‘Currently, the right to good health and healthcare is being undermined for those children in or leaving care, who are already at increased risk of poor physical and mental health. NCB strongly welcomes the committee’s recommendation for rigorous CAMHS strategies which pay particular attention to children in care. We would like to see the corporate parenting principles, introduced in the government’s Children and Social Work Bill, extended to those overseeing health services, ensuring that every child in the care system has the very best support to address their physical and mental health challenges”
Unicef UK Deputy Executive Director Lily Caprani said:
“The UN Committee is right to say that the Government must do more to ensure children fleeing conflict and persecution can be reunited with their families in the UK. Amid the biggest refugee crisis Europe has seen since the Second World War, children are facing unprecedented risks of violence, abuse and exploitation as they try to reach the safety of family waiting for them in the UK. The Government needs to speed up the existing family reunion procedures and widen UK immigration rules to work in the best interests of children.”
Please contact Louise King, Director, Children’s Rights Alliance for England on 0203 174 2279 or 07890 583 512
Notes to editors
The UK ratified the UN Convention on the Rights of the Child (UNCRC) in 1991, yet there’s still no cross-government strategy to implement children’s rights or a senior government minister with responsibility for children’s rights.
 By ratifying the UNCRC, a State agrees to the UN Committee on the Rights of the Child – an independent body of child rights experts – regularly examining its progress on implementation. The UK’s examination of the 5th periodic report of the UK took place at the 72nd session of the UN Committee on the Rights of the Child on 23th and 24th May 2016. The UN report is available hereThe UK was last examined by the UN Committee in 2008.
 Renee is a member of CRAE’s See it, Say it, Change it, project steering group. See it, Say it, Change itsupports children and young people in England to tell their side of the story on how well their rights are being respected. A steering group made up of 20 children and young people aged between five and 19 years old from across England is helping to run the project. This diverse group includes children and young people whose rights are most at risk, for example, those facing homelessness or living in care. The steering group are both helping to run the project and have carried out research with children and young people from across the country to find out how well their rights are being met. The children’s research was submitted to the UN as part of the examination and members of the Steering group attended oral evidence sessions with the UN Committee and attended the UK examination in May.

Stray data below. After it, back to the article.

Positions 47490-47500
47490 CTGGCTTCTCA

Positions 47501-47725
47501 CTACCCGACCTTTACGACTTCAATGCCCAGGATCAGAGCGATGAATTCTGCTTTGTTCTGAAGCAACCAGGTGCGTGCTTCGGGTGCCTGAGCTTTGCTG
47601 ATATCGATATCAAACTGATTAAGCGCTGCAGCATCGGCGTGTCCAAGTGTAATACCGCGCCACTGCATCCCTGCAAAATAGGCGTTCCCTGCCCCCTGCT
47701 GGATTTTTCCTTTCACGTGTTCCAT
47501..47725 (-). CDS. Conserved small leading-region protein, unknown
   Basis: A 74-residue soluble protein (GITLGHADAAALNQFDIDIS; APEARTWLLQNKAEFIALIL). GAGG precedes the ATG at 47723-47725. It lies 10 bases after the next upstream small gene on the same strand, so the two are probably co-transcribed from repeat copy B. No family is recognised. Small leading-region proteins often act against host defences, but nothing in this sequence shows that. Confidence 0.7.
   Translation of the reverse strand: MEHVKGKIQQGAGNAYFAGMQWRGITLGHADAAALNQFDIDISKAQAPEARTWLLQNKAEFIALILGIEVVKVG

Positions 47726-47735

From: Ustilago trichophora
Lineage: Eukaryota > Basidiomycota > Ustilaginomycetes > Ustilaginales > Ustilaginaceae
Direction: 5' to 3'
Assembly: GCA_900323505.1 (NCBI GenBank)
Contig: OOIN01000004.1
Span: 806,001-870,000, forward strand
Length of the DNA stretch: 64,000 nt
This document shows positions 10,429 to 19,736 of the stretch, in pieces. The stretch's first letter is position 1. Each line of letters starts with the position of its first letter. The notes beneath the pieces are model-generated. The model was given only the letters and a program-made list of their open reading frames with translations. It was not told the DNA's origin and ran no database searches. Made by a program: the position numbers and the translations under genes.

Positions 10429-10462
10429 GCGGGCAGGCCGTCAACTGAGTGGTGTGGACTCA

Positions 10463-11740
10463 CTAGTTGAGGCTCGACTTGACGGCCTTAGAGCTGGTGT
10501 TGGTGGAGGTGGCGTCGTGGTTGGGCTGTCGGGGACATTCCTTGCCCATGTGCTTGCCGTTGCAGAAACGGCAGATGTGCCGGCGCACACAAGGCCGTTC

The Children’s Rights Alliance for England believes that human rights are a powerful tool in making life better for children. We’re one charity working with over 150 organisational and individual members to promote children’s rights, making us one of the biggest children’s rights coalitions in the world. We fight for children’s rights by listening to what children say, carrying out research to understand what children are going through and using the law to challenge those who violate children’s rights. We campaign for the people in power to change things for children. And we empower children and those who care about children to push for the changes that they want to see.